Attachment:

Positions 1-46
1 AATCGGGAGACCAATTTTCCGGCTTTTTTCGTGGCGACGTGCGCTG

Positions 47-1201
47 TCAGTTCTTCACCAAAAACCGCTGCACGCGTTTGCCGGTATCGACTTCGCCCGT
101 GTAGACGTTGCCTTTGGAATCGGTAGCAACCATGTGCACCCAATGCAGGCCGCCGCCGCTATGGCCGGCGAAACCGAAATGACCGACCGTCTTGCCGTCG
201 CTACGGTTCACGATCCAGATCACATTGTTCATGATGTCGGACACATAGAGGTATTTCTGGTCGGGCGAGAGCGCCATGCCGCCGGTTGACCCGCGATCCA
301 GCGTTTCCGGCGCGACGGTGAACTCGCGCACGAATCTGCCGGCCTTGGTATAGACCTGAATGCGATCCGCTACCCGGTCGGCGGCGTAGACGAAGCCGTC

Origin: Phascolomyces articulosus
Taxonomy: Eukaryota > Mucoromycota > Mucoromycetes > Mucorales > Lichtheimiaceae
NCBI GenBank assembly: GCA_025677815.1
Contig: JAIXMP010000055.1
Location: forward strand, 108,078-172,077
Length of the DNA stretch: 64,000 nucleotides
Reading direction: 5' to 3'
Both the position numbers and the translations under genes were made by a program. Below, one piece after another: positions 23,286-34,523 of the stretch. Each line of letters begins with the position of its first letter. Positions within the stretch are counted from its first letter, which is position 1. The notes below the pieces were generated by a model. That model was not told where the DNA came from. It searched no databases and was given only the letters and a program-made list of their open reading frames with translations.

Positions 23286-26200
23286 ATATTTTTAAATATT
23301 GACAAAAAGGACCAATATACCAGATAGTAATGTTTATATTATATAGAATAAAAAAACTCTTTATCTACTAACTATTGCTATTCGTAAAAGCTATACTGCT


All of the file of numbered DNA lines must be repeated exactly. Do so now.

Positions 1-46
1 AATCGGGAGACCAATTTTCCGGCTTTTTTCGTGGCGACGTGCGCTG

Positions 47-1201
47 TCAGTTCTTCACCAAAAACCGCTGCACGCGTTTGCCGGTATCGACTTCGCCCGT
101 GTAGACGTTGCCTTTGGAATCGGTAGCAACCATGTGCACCCAATGCAGGCCGCCGCCGCTATGGCCGGCGAAACCGAAATGACCGACCGTCTTGCCGTCG
201 CTACGGTTCACGATCCAGATCACATTGTTCATGATGTCGGACACATAGAGGTATTTCTGGTCGGGCGAGAGCGCCATGCCGCCGGTTGACCCGCGATCCA
301 GCGTTTCCGGCGCGACGGTGAACTCGCGCACGAATCTGCCGGCCTTGGTATAGACCTGAATGCGATCCGCTACCCGGTCGGCGGCGTAGACGAAGCCGTC

Origin: Phascolomyces articulosus
Taxonomy: Eukaryota > Mucoromycota > Mucoromycetes > Mucorales > Lichtheimiaceae
NCBI GenBank assembly: GCA_025677815.1
Contig: JAIXMP010000055.1
Location: forward strand, 108,078-172,077
Length of the DNA stretch: 64,000 nucleotides
Reading direction: 5' to 3'
Both the position numbers and the translations under genes were made by a program. Below, one piece after another: positions 23,286-34,523 of the stretch. Each line of letters begins with the position of its first letter. Positions within the stretch are counted from its first letter, which is position 1. The notes below the pieces were generated by a model. That model was not told where the DNA came from. It searched no databases and was given only the letters and a program-made list of their open reading frames with translations.

Positions 23286-26200
23286 ATATTTTTAAATATT
23301 GACAAAAAGGACCAATATACCAGATAGTAATGTTTATATTATATAGAATAAAAAAACTCTTTATCTACTAACTATTGCTATTCGTAAAAGCTATACTGCT